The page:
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Apple Covers All the Bases with Over 100 Security Updates in May

Posted on June 29, 2017

In mid-May, while the world was waking up to deal with the chaos caused by the WannaCry ransomware spreading over the web, Apple was making its users safer again. Released on May 15th, a new set of patches dropped for iOS, macOS Sierra, and both the El Capitan and Yosemite version of OS X. So many different fixes were implemented that  it would be difficult to cover exactly what each of them accomplishes. However, of particular note in this update is the fact that ethical hackers previously identified more than a third of the flaws which were patched.

Pwn2Own is an annual hacking competition held with the goal of identifying critical vulnerabilities in popular systems and devices. The most common aim is to achieve remote code execution or extraction of sensitive data. In fact, we reported on a vulnerability discovered during this year’s Pwn2Own (back in March) in which the hackers could take control of the new MacBook’s Touch Bar. Though the security threat there was minor, it demonstrated the potential for a larger breach. In keeping with the spirit of the competition, companies like Apple always receive notification of any flaws uncovered during the contest. As a result, they patched the Touch Bar vulnerability and many others in the May 15 updates.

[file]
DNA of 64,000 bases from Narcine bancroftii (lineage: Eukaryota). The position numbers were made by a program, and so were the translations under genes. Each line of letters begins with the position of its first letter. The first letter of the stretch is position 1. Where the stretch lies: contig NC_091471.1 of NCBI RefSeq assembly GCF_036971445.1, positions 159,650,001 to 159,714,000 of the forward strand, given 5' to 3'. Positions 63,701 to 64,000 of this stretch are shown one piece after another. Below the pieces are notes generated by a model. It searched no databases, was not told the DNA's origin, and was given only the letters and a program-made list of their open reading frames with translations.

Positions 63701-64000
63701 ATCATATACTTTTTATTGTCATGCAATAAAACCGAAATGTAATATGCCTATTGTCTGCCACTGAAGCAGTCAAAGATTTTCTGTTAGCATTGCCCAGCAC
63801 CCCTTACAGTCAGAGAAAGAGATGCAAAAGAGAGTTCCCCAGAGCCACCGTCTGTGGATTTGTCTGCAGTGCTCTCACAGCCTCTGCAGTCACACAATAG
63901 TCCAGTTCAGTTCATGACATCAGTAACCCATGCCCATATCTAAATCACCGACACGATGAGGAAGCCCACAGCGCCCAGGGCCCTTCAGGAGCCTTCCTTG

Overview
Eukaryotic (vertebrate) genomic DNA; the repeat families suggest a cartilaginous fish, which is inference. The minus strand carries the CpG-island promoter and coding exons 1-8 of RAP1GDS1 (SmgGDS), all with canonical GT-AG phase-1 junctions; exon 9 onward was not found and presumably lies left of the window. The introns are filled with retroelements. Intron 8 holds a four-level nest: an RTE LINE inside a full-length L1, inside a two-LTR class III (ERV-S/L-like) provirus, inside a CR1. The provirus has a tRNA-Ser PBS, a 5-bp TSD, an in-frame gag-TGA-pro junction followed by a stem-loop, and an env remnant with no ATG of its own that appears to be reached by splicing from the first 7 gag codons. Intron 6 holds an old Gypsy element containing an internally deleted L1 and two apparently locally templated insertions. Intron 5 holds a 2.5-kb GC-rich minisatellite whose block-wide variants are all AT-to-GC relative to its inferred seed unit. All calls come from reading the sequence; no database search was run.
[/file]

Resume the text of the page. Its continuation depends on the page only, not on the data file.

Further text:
Apple Watch and Apple TV products received updates to harden them against potential vulnerabilities in the WebKit rendering engine. Stricter protections for the system kernel were also implemented across iOS and macOS, to prevent hackers from exploiting a flaw to enable reading data from protected memory. Complex flaws that may have given a hacker free reign to run their own code on macOS systems were also addressed. Needless to say, if you have yet to apply these crucial updates, we encourage you to do so now.

With the help of the security professionals like those who participate in Pwn2Own every year, we are all safer on our digital platforms. It’s important to remember that not every hacker is out to ruin computer systems and steal your data. There are many “white hat” ethical hackers out there working to improve the security of our platforms.  With their help we can hope to stay one step ahead of the newest threats. Although this was not the largest single day of patches in recent Apple history, it signifies a notable and active effort to continue protecting users.

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